git clone 'https://github.com/fjames86/cerberus.git'
A Common Lisp Kerberos (version 5) implementation.
This is an implementation of the Kerberos v5 authentication protocol in Common Lisp. The intention is to provide a robust, reliable and portable (across both Lisp implementations and host OSs) Kerberos authentication system. It has been developed/tested against the Windows KDC (i.e. active directory) running on SBCL under both Windows and Linux.
Kerberos is the de facto standard method of authentication over a network, notably in Microsoft Windows environments.
The basic principal of Kerberos is there is a trusted central authority which stores credentials (password equivalents) for each principal (user account). This is known as the Key Distribution Centre (KDC). A client can prove its identity to an application server by requesting a message from the KDC which is encrypted with the server's private key. Only the server (and the KDC) have the knowledge to decrypt this message, the client itself does not. The client forwards this message to the server, who decrypts it and examines the contents of the message. Inside it will be some proof (e.g. a recent timestamp) that the client is who they say they are.
In its simplest form, the Kerberos protocol consists of the following sequence of exchanges: * Client sends a message to authentication server (AS) component of the KDC requesting a ticket for the ticket-granting server (TGS). * The AS responds with a message encrypted with the client's private key, only the client can decrypt this message. * The client sends a request to the TGS for a ticket for the desired principal (application server). * The client sends this ticket to the application server using the relevant application protocol. * The application server validates the ticket and approves access to the client.
The details get more complicated, but that is the general idea.
Users should first “logon” by providing credentials and IP address of the KDC (Domain controller):
(logon-user "username@realm" "password" :kdc-address "10.1.1.1")
This modifies the global
*CURRENT-USER* variable. Alternatively you may rebind this variable
if you require a local change of user.
(with-current-user ((logon-user "username@realm" "Pasword" :kdc-address "10.1.1.1"))
Services, which do not require initial authentication with the KDC, should use
(logon-service "service/host.name.com@realm" keylist)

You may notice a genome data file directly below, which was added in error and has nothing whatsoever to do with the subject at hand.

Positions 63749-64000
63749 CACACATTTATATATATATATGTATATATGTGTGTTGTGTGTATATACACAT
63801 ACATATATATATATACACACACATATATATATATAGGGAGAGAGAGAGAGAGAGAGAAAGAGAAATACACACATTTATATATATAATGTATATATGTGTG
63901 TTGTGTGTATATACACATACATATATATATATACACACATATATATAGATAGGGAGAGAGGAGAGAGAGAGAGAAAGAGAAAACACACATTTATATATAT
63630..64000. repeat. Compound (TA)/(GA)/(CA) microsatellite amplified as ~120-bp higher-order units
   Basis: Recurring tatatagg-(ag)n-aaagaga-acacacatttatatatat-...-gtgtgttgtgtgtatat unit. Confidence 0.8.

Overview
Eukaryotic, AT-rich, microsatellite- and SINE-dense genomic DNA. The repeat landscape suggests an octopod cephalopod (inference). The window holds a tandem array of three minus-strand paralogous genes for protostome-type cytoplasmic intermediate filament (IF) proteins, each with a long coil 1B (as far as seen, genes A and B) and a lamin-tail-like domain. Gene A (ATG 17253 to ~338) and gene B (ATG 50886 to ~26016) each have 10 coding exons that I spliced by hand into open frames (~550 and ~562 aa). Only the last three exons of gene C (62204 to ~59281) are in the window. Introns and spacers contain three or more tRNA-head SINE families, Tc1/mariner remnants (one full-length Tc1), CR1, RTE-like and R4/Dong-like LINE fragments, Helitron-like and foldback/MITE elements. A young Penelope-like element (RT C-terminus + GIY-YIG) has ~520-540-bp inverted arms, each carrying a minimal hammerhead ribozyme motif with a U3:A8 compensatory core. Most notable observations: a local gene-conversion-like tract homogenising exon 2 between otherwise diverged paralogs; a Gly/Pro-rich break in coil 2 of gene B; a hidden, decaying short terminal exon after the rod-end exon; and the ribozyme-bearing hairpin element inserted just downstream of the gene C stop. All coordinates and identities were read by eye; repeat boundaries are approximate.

KEYLIST is a list of keys as returned from either
Kerberos authentication is then performed using the GSSAPI as provided by the glass package.
;; ---------- client -------- CL-USER> (logon-user "username@realm" "password" :kdc-address "10.1.1.1") ;; acquire a client credential structure for the current user CL-USER> (defparameter *client-creds* (gss:acquire-credentials :kerberos "service/host.name.com@realm")) *CLIENT-CREDS* ;; initialize a context and generate a token buffer to send to the server CL-USER> (multiple-value-bind (context buffer) (gss:initialize-security-context *client-creds* :mutual t) (defvar *client-context* context) (defvar *buffer* buffer)) *BUFFER* ;; -------- on the server ----- CL-USER> (logon-service "service/host.name.com@realm" *keylist*) ;; acquire a crednetial structure for the current user CL-USER> (defparameter *server-creds* (gss:acquire-credentials :kerberos nil)) *SERVER-CREDS* ;; accept the context and generate a response token (if required) CL-USER> (multiple-value-bind (context buffer) (gss:accept-security-context *server-creds* *buffer*) (defvar *server-context* context) (defvar *response-buffer* buffer)) *RESPONSE-BUFFER* ;; -------- client ----------- ;; pass the token back to the client so it can validate the server CL-USER> (gss:initialize-security-context *client-context* :buffer *response-buffer*)
To discover the location of your KDC on the network, you should issue a DNS SRV query, e.g. using dragons:
CL-USER> (dragons:query (dragons:question "_kerberos._tcp.my.domain.com" :srv))
:RDATA (:PRIORITY 0 :WEIGHT 100 :PORT 88 :TARGET
:RDATA #(10 1 1 47)))
((:NAME "_kerberos._tcp.my.domain.com" :TYPE :SRV :CLASS :IN))
Cerberus supports a set of encryption “profiles”, which are implemented by specializing a set of generic functions.
You can load keytab files (as output from other Kerberos implementations, such from ktpass utility) using
CL-USER> (cerberus:load-keytab "my.keytab")
This returns a list of KEYTAB-ENTRY structures, which include information about the principal as well as the
Note: there currently is no way to use the contents of a keytab file.
Cerberus now supports a simple KDC server. Each SPN (service principal name) is stored as an entry in a pounds
database. The krbtgt principal is mandatory because this is the principal under which the TGS runs. So you must
CL-USER> (cerberus-kdc:add-spn "krbtgt/MYREALM@MYREALM" "password")
before it can be used. Of course, you will also want to add other principals for each user and service.
Add some SPNs and start the server:
CL-USER> (cerberus-kdc:add-spn "krbtgt/FRANK@FRANK" "mykdcpassword")
CL-USER> (cerberus-kdc:add-spn "frank@FRANK" "1234")
CL-USER> (cerberus-kdc:add-spn "dave@FRANK" "4321")
CL-USER> (cerberus-kdc:start-kdc-server "FRANK")
On the client, logon and get a ticket:
CL-USER> (cerberus:logon-user "frank@FRANK" "1234" :kdc-address "10.1.1.1")
CL-USER> (gss:acquire-credentials :kerberos "dave@FRANK")
The Cerberus KDC supports an RPC interface for configuration over the network. It is defined in kdc.x and implemented in kdc.lisp. Clients MUST be authenticated using AUTH-GSS:
CL-USER> (defparameter *client* (make-instance 'frpc:gss-client :credentials (gss:acquire-credentials :kerberos "krbtgt/FRANK@FRANK") :program 901980025 :version 1 :host "10.1.1.1")) CL-USER> (cerberus-kdc:call-find "frank@FRANK" :client *client*)
Licensed under the terms of the MIT license.
Frank James April 2015.